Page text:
Revell 1/48 H-19 Chickasaw Kit First Look
|Date of Review||April 2009||Manufacturer||Revell|
|Kit Number||H173||Primary Media||Styrene|
|Pros||Only current version of this kit in a (near) popular scale; options for either wheels or float landing gear; nice basic engine parts and options||Cons||53-year-old kit shows its age|
|Skill Level||Basic||MSRP (USD)||Out of Production|
When I was seven I went down to Florida in 1956 to spend two weeks with my other set of grandparents in Miami Beach. While there – and since my 8th birthday was only three weeks off – my grandfather took me into a model shop and turned me loose. One of the kits I picked was that of a brand-new Revell kit of an H-19 rescue helicopter, which was given the super box art of the day and really attractive to me. I built it but then my father had to break it apart to take it home so I never did get it fully repaired. But I always remembered it fondly for all of the neat things it had.
This kit – a 1974 verbatim re-release of the original kit H-227 in the “S” series from 1956 – is one of the more long-lived ones from Revell but one currently out of the inventory. Made in both silver and olive drab versions - with at least one in sea blue as an H3SO-1 and one in orange for Antarctic service – went in and out of their catalogue for more than 20 years.
The kit is one of two near 1/48 scale kits of the S-55 airframe released in the 1950s, the other being from Aurora (also as both an H-19 and an H3SO-1). Since then it has been ill-served with a 1/100 scale kit from Starfix (a pantograph of this kit) and few others. This is a shame, for it was the first “heavy” (relatively speaking) helicopter to enter US service in the early 1950s and served with the 3rd Aerial Rescue Squadron detachments in Korea; in point of fact the kit seems to be based on the famous photo of the rescue of Joe McConnell on 12 April 1953 by a 3rd ARS H-19. Two were lost in Korea and one other was damaged by enemy AAA.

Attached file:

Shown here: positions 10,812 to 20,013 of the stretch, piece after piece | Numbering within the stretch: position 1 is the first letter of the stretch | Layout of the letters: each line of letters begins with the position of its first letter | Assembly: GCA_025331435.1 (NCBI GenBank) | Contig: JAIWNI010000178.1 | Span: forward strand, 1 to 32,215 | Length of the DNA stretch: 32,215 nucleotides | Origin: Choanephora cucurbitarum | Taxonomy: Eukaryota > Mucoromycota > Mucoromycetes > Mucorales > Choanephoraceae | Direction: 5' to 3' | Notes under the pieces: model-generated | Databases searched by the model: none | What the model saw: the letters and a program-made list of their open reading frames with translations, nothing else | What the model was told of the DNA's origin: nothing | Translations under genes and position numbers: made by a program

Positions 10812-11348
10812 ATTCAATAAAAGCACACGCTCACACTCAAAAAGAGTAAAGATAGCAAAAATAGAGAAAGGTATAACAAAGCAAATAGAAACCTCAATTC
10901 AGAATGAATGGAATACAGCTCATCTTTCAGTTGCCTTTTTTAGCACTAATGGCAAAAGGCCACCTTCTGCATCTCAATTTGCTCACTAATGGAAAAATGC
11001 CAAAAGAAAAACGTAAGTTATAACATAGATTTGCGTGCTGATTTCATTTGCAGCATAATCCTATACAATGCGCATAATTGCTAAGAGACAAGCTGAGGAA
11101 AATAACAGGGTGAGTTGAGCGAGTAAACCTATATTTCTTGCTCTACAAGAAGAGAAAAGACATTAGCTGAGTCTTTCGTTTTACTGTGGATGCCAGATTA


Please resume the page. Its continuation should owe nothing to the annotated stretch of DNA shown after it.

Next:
T/he kit’s good points include the fact it offers both the original wheeled landing gear and the later float gear for water operations. It comes with a cockpit interior (rare for its completeness in the 1950s!) and an engine with optional position access hatches. Markings are provided for one aircraft, 51-3893, which may have been one of the 3rd ARS aircraft (51-3853 and 51-3858 are confirmed serial numbers). The kit also includes figures of both pilots, a ground mechanic, and a pilot who is apparently based on McConnell.
The scale is apparently supposed to be 1/48, and the length is correct (42 feet 2 inches) but the rotor span is 2.5% underscale (52 feet even vice 53 feet). Still it is close enough to put with a 1/48 collection without noticeable error.
But this is a “child” of the 1950s, and as such is not what one could term a first-rank kit today. The moldings are thick with rivets (at least smaller than many others of the day) and very thick clear parts for the cockpit; also, there are no windows for the cargo bay. The interior is complete down to pilots’ sticks but the floor is riddled with ejector pin marks, the control panel has about a dozen very oversized gauges, and the noise abatement and insulation quilting comes out as diamond pattern raised hatching.
All of the hatches and sliding windows are fixed in place, so it would take a lot of work both vacuforming new parts and cutting out the old ones from the thick parts. The optional position nose hatches are quite thick and need a lot of TLC to look the part, but the engine appears to be sound enough to look right with a bit of added plumbing and wiring. Many of the parts are thick, however, and a more industrious builder may want to replace them with more to scale parts. (Remember this was 1956; rotors turn, wheels roll, etc.) Happily it does not have the “stick here” decal locations molded into the sides of the fuselage, which was all to common at the time.
This kit is better than its competing Aurora version as, while that one had sliding pilot’s windows and cargo hatch, it was blessed with oversize tracks for them to run in.
Overall, while this kit is basically a nostalgia trip or shelf–sitter, it has the basics for making a really good model if the modeler is willing to take the time and effort.